A PENNY TO REMEMBER
By Chris Wadsworth
The old saying goes, “A penny for your thoughts,” but how about a penny for a memory? That was one way a unique group of Ashburn high school students honored soldiers during a recent event at Arlington National Cemetery.
Students for the Troops was formed two years ago at Briar Woods High School. The club, with roughly 30 members, is dedicated to supporting and honoring current and former servicemen and women. In its short existence, the club has already pulled off some wonderful events, including holding a breakfast for veterans at the school pre-COVID and taking desserts and Valentine’s Day cards to the D.C. Armory for National Guard troops stationed there this winter. But perhaps most special was an event Students for the Troops held this past Veteran’s Day. The club came up with a heartfelt way to remember America’s soldiers.
The students realized that today’s teenagers have passed a milestone — every student in the school was born after the tragedy of Sept. 11, 2001. So Students for the Troops decided to honor fallen soldiers who passed away during those tumultuous post 9-11 years— namely 2002-2005.
“They died in the years that we were being born, some of them the same month or even the same day that our classmates were born,” said Natalie Borsuk, 17, a senior and one of the founders of the club. “We hope the club will carry this forward and — with each new class — we will honor a new year.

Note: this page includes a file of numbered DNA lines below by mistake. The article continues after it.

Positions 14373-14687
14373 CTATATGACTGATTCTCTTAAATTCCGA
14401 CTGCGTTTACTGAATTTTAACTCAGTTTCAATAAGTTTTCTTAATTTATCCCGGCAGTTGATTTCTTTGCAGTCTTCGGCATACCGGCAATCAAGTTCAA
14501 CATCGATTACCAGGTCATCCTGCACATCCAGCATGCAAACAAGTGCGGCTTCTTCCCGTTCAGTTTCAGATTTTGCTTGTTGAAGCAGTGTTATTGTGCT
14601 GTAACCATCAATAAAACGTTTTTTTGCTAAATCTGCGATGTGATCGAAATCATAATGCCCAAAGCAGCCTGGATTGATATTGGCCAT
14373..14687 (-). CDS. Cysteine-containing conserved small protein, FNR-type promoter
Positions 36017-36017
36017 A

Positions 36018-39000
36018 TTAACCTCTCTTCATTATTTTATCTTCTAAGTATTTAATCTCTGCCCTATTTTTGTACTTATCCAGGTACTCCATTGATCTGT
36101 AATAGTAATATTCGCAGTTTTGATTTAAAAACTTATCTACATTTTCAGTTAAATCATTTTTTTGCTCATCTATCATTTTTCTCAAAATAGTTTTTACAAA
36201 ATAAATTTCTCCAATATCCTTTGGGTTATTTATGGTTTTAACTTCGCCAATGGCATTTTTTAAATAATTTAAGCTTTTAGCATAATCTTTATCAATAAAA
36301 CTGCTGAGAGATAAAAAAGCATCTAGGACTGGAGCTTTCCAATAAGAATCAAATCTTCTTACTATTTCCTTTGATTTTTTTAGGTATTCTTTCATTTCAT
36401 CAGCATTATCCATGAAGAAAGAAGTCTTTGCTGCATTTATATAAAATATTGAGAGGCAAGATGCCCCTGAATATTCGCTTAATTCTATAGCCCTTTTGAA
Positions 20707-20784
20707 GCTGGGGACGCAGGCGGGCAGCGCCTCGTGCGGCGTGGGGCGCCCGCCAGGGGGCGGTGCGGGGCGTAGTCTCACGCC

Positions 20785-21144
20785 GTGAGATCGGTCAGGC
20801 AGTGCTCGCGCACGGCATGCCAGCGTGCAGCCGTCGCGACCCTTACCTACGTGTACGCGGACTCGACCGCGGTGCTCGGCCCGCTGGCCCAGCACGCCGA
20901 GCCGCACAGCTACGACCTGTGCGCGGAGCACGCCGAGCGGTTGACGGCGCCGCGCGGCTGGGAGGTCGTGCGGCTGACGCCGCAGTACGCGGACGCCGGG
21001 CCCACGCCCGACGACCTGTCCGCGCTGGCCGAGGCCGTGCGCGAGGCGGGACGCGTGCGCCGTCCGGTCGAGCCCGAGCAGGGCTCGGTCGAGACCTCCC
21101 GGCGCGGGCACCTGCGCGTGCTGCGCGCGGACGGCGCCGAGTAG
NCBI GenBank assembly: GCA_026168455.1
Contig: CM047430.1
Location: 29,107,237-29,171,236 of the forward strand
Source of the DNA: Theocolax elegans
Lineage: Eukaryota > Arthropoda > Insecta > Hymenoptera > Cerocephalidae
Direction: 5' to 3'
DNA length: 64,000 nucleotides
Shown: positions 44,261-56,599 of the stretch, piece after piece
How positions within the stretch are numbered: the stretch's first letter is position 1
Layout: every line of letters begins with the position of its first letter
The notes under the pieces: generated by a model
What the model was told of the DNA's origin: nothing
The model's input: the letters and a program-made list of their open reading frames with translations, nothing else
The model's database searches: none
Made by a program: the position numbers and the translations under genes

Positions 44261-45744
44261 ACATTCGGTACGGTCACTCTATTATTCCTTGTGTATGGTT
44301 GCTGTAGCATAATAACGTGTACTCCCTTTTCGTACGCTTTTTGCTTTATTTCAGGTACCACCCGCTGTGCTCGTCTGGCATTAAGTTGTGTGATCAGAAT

The students sought the counsel of two U.S. Army veterans — Bronze Star recipient Scott Davidson and two-time Purple Heart recipient Pasha Palanker — on how to best honor a fallen soldier. What they came up with is a moving tribute indeed.
A medallion was custom-designed, featuring the emblems of all five branches of the U.S. military, along with a note of thanks. The medals were cast, and in November, a dozen members of the club gathered their supplies and headed to the nation’s most revered cemetery. The medals were draped over headstones of servicemen and women who passed away between 2002 and 2005. A flag was placed on each grave with a note attached explaining how the students chose those years and the soldiers they were honoring.
“Laying down those medals was my way of saying thank you to those who’ve fallen for our flag,” said Ben Char, 16, a junior at Briar Woods and member of the club.
And perhaps, most special — a penny was left on each gravestone. It comes from a military tradition the students learned about during their research, a tradition of leaving coins when you visit a soldier’s grave. A penny for a visit. A nickel if you went to boot camp with the fallen soldier. A dime if you served a tour with the soldier. And a quarter if you were with the soldier when he or she died. In all, more than 200 soldiers were honored with medals, flags and pennies on that special day.
“It was very emotional and very touching,” Natalie said. “Walking through the cemetery, we would see an occasional coin that someone had left and just the realization that every one of those headstones represents a person that died fighting for our freedoms.”